Pages ($20, free with new Macs)
Apple’s classic iWork Pages ($19.99) program is billed as both a word processor and desktop publishing layout software. It can easily handle simple reports, resumés, newsletters, fliers, and even entire book manuscripts.
Pages is not cluttered with lots of buttons in the toolbar, but that doesn’t mean it’s not packed with features. The latest current version (5.5) displays tools according to a selected element in a document. For instance, when text is selected, the font, body, and alignment tools are appear in the sidebar. Likewise, when an image element is selected, the image adjustment, and object arrangement tools appear. Though this approach means the tool sidebar is no longer floating off to the side as in previous versions of the application, it does reduce redundant mouse clicks in order to get the appropriate tools.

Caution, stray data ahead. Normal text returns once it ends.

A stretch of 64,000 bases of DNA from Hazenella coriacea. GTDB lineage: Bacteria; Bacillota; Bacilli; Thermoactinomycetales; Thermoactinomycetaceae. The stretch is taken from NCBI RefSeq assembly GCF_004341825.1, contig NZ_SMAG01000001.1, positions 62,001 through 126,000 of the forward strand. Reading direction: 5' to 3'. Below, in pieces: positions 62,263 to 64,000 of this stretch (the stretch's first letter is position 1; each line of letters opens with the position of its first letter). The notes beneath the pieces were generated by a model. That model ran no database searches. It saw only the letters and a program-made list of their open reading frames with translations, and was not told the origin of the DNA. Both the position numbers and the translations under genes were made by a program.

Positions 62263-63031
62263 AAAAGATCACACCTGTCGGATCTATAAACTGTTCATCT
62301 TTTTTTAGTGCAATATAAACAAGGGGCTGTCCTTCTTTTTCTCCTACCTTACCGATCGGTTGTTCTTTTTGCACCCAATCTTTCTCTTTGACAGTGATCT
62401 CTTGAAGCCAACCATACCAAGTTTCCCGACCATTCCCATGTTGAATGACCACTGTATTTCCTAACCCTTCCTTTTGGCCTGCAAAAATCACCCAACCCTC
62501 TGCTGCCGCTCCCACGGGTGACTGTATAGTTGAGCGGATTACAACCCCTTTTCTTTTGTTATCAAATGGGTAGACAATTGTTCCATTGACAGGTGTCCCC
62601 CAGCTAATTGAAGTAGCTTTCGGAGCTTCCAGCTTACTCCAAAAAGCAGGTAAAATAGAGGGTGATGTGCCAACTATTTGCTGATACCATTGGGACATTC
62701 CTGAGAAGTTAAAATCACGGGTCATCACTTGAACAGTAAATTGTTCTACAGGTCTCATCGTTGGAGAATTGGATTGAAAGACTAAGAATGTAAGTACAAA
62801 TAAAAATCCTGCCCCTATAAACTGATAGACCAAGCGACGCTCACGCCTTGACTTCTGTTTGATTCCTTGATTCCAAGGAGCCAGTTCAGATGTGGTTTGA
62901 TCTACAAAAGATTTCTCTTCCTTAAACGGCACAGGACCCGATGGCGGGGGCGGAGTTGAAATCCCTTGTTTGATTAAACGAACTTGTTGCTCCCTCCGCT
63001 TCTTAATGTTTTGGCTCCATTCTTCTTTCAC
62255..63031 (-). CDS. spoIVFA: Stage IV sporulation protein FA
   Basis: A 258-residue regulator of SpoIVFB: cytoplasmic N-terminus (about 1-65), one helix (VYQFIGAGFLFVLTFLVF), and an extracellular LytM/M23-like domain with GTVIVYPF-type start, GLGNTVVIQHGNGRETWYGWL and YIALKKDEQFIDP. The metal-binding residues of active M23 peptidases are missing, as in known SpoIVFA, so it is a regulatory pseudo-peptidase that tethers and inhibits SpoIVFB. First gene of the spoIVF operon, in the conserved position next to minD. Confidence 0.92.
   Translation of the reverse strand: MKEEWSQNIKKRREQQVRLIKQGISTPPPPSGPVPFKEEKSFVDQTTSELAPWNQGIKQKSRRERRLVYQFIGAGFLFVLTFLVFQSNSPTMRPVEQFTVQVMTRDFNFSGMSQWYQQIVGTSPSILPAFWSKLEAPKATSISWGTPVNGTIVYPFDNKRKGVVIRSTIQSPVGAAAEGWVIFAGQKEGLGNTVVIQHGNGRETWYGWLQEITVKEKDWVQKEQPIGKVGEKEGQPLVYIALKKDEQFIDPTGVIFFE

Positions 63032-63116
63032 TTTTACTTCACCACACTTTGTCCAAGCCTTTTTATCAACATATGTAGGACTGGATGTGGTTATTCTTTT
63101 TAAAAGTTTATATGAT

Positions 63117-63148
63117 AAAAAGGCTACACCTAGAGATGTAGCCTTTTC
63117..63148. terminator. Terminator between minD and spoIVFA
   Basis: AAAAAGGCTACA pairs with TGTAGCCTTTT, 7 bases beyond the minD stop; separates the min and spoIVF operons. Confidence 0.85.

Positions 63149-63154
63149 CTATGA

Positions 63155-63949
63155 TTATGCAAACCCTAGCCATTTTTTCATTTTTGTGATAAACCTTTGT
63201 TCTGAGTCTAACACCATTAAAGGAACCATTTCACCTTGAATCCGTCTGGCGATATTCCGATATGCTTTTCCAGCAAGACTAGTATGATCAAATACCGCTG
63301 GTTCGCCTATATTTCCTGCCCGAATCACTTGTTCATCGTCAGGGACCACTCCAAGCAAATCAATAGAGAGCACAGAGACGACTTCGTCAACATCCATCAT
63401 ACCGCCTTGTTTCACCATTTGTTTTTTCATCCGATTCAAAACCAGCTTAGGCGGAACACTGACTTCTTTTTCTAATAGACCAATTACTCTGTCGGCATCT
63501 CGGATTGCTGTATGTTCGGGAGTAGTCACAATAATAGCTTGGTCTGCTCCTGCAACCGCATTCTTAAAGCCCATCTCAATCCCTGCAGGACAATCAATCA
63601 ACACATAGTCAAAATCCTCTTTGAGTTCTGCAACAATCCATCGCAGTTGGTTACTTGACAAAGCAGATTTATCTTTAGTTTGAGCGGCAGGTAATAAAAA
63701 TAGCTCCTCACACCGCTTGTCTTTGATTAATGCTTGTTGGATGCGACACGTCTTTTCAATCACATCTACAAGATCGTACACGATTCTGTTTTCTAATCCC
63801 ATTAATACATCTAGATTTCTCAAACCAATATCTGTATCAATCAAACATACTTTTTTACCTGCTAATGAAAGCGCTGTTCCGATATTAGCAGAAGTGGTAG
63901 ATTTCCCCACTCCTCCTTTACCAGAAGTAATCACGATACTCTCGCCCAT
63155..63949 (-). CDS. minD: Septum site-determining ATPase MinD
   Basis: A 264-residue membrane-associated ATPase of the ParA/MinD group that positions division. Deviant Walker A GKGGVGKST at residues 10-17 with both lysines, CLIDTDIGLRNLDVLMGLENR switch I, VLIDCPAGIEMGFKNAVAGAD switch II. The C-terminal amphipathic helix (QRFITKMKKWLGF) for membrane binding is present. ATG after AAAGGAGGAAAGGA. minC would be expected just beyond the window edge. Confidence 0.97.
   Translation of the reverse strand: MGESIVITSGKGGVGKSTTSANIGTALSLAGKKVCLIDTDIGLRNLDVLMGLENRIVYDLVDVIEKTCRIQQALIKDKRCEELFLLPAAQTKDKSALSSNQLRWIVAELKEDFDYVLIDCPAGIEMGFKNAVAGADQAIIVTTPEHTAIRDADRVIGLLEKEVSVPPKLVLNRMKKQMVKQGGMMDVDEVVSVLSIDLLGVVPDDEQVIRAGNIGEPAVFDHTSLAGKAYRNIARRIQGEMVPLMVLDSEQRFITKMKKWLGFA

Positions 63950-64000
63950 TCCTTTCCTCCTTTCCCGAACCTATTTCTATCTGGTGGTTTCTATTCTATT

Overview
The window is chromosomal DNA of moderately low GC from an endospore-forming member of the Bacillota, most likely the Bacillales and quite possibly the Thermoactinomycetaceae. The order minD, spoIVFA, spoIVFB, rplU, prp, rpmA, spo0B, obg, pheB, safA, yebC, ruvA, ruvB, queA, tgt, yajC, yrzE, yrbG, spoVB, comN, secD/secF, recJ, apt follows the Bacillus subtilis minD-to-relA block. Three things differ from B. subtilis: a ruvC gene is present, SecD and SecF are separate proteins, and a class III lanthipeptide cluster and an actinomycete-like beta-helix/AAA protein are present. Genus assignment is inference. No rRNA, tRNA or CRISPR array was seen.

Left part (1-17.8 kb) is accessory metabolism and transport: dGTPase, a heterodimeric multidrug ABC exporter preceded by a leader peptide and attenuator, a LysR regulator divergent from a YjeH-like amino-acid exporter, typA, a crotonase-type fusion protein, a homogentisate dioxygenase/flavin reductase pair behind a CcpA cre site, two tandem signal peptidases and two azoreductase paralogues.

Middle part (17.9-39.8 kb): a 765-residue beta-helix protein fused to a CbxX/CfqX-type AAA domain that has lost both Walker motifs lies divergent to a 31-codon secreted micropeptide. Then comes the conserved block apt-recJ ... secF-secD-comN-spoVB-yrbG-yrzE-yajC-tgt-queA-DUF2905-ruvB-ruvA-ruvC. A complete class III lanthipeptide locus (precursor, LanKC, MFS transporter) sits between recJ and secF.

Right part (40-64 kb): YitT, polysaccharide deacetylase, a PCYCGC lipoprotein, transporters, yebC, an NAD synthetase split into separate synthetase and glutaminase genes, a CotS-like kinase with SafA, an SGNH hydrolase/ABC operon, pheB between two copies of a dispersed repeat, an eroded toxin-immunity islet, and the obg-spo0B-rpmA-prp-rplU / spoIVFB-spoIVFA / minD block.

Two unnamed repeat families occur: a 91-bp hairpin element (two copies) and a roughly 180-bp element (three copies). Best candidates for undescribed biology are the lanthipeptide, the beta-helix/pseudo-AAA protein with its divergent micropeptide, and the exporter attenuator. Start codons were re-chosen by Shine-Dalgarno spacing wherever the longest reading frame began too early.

Advance features include 2D and 3D chart templates, tools for creating footnotes and endnotes, and tracking changes made to a document. Pages automatically saves previous versions of a document which allows users to revert back to or copy from previous drafts. Pages documents can be exported to PDF, Word, and even ePub for ebook publication. The online and iOS versions of Pages (previous version reviewed here) mirror the features of the desktop client, providing nearly seamless workflow and collaboration between writing environments.
Unfortunately there are a group of older users who are still waiting for Apple to add features they removed from previous versions of Pages, and the App Store reviews very much reflect this. Regardless, Pages is still simple and user-friendly word processor for newcomers.
Microsoft Word ($140 as part of Office for Mac 2011)